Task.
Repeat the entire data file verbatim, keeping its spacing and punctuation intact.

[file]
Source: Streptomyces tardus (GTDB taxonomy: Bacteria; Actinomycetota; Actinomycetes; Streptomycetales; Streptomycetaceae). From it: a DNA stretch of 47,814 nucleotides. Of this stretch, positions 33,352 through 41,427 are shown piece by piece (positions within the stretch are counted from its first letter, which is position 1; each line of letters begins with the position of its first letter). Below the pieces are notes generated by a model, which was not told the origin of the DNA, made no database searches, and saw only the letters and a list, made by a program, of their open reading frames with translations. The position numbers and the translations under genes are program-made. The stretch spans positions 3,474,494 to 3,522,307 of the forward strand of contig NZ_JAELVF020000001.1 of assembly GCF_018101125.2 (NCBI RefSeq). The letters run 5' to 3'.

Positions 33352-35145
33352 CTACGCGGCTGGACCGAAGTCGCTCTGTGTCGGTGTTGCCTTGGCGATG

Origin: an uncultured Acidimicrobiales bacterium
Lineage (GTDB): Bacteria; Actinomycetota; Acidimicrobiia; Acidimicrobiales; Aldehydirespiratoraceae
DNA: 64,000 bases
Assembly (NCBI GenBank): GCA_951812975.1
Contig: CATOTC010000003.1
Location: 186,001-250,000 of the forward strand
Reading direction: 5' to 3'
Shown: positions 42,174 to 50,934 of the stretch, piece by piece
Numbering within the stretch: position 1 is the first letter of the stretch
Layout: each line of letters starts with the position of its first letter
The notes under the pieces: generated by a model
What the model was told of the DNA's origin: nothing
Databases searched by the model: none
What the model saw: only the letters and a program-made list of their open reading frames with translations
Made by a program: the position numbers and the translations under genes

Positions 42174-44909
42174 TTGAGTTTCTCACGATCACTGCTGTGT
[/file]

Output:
Source: Streptomyces tardus (GTDB taxonomy: Bacteria; Actinomycetota; Actinomycetes; Streptomycetales; Streptomycetaceae). From it: a DNA stretch of 47,814 nucleotides. Of this stretch, positions 33,352 through 41,427 are shown piece by piece (positions within the stretch are counted from its first letter, which is position 1; each line of letters begins with the position of its first letter). Below the pieces are notes generated by a model, which was not told the origin of the DNA, made no database searches, and saw only the letters and a list, made by a program, of their open reading frames with translations. The position numbers and the translations under genes are program-made. The stretch spans positions 3,474,494 to 3,522,307 of the forward strand of contig NZ_JAELVF020000001.1 of assembly GCF_018101125.2 (NCBI RefSeq). The letters run 5' to 3'.

Positions 33352-35145
33352 CTACGCGGCTGGACCGAAGTCGCTCTGTGTCGGTGTTGCCTTGGCGATG

Origin: an uncultured Acidimicrobiales bacterium
Lineage (GTDB): Bacteria; Actinomycetota; Acidimicrobiia; Acidimicrobiales; Aldehydirespiratoraceae
DNA: 64,000 bases
Assembly (NCBI GenBank): GCA_951812975.1
Contig: CATOTC010000003.1
Location: 186,001-250,000 of the forward strand
Reading direction: 5' to 3'
Shown: positions 42,174 to 50,934 of the stretch, piece by piece
Numbering within the stretch: position 1 is the first letter of the stretch
Layout: each line of letters starts with the position of its first letter
The notes under the pieces: generated by a model
What the model was told of the DNA's origin: nothing
Databases searched by the model: none
What the model saw: only the letters and a program-made list of their open reading frames with translations
Made by a program: the position numbers and the translations under genes

Positions 42174-44909
42174 TTGAGTTTCTCACGATCACTGCTGTGT